This port was not suitable for a large D-Day landing, however it was important for another reason – P.L.U.T.O. Pipe Line Under The Ocean.

We came across this info walking back to our rental.

This was the first of many more memorials.


Crystal River with Friends

We had a chance to share a special part of Florida with California friends. Even better…… we were able to give them a ‘water’ view of Florida.

Not going to lie, we had an experience that while it was a first for them, it was a first for us. Yes, we usually see dolphins while on the boat – but not like this.

This small pod of juvenile dolphins was putting on a show for us but was watched from afar but their older dolphin babysitter to ensure nothing serious happened. They kept swimming around our boat, diving underneath and generally stayed very close to us.

My photos were always a second too late with the dolphins back in the water, but between the entire boat, was able to gather a few good shots.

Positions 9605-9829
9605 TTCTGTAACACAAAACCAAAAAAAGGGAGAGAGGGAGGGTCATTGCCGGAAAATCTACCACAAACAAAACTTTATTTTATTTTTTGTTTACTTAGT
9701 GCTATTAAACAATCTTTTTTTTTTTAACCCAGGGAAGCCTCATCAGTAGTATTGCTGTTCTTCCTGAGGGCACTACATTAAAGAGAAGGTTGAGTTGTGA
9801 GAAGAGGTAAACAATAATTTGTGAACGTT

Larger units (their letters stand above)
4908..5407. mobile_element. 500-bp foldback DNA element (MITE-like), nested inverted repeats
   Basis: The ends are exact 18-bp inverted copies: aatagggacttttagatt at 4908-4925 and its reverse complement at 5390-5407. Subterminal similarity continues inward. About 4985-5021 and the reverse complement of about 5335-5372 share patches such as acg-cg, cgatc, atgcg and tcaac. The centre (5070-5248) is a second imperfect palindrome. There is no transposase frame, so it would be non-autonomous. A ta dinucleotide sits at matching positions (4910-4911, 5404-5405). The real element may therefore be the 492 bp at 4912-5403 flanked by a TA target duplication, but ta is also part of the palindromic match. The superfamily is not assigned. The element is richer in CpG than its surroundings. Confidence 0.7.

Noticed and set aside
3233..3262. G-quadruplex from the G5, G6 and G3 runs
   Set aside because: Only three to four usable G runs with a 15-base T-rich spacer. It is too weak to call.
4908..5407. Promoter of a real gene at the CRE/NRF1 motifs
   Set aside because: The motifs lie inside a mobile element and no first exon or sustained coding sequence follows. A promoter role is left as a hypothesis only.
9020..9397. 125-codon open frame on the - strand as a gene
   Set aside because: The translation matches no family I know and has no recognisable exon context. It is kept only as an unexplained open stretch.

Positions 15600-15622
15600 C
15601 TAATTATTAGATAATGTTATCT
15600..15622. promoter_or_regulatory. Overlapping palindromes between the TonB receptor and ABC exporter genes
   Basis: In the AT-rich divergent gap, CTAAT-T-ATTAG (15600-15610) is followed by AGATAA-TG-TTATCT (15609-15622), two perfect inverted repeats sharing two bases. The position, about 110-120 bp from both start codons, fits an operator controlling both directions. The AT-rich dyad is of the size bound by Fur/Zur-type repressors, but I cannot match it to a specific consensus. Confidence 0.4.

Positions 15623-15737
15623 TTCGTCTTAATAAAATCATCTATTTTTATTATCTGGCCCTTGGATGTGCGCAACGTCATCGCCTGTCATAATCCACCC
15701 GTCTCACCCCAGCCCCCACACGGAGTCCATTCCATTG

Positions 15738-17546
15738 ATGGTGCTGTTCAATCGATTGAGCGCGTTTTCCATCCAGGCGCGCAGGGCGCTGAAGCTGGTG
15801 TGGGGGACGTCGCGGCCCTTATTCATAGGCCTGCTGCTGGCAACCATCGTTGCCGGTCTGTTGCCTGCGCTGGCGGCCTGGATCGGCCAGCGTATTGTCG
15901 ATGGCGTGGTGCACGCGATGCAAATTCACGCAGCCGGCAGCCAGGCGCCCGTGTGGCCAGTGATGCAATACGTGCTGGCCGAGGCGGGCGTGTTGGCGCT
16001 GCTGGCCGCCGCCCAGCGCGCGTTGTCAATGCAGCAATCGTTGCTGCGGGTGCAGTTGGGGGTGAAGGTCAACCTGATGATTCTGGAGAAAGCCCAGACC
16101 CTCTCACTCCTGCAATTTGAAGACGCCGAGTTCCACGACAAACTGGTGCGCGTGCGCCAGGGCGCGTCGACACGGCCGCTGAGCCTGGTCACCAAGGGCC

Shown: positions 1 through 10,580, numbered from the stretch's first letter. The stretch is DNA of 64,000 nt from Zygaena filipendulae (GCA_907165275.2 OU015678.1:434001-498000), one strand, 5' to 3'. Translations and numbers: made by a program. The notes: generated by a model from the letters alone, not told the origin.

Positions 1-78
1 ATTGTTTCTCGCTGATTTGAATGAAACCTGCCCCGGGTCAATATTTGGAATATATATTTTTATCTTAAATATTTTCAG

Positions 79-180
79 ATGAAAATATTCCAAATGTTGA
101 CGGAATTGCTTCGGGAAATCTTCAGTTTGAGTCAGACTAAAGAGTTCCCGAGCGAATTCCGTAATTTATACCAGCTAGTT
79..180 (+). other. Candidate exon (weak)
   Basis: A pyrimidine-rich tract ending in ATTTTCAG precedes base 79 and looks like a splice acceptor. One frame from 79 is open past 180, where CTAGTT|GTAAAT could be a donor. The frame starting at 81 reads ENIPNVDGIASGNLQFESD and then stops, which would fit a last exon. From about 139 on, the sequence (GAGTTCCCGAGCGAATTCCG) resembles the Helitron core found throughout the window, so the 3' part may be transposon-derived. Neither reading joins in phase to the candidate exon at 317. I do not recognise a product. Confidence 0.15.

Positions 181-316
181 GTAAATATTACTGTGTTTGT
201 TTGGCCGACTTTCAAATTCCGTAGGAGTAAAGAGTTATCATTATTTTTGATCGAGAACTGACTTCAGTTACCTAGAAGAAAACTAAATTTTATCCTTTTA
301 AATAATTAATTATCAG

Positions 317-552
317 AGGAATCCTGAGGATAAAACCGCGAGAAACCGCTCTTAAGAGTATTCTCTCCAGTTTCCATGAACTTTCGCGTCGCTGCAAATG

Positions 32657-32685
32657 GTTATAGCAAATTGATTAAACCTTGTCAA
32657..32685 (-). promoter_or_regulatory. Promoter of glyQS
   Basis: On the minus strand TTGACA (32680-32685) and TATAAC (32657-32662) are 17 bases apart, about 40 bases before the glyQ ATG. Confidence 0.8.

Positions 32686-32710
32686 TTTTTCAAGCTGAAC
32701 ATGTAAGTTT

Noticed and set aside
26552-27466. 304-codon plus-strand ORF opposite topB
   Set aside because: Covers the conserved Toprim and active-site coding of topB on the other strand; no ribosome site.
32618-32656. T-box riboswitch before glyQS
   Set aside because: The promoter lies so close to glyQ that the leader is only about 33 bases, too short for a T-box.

Coming back to land, lunch was in order and included a stop at our local favorite eating establishment: Seafood Sellers. The owners were from Louisiana and a big draw was fresh crayfish when they are in season. They were during our visit.

Naturally, Eric ordered 5 pounds.

There were plenty to share for all at the table. Me, not so much. I’ve had them in the past, not my thing. I tried to stay away from the ‘splash’ zone and gave Eric plenty of table space.

One of my favorites are their tomato ‘chips’ (center plate). Oysters were also fresh and two dozen ere ordered for the table.

Fresh grouper was another one of their specialties. Truth be told……..not all ‘grouper’ is always grouper. This restaurant has their own fishing fleet and will only serve grouper when they catch it.

Alas, I didn’t capture a photo of dessert – beignets, white powdery, sweet puffs of goodness. It was great taking CA friends to see a uniquely viewpoint of Florida.


My (Ginny’s) 40 years at WDW.

1982 was the year I packed my meager belongings and headed south to Florida. Never, I mean n.e.v.e.r, expected to be here forty plus years later. We celebrate milestone service anniversaries at work beginning at the 5 year mark and WOW, did I celebrate my 40th . Let’s just say for one reason or another, this ‘celebration’ took place over a number of months – actually years. Ha!

Let’s get started………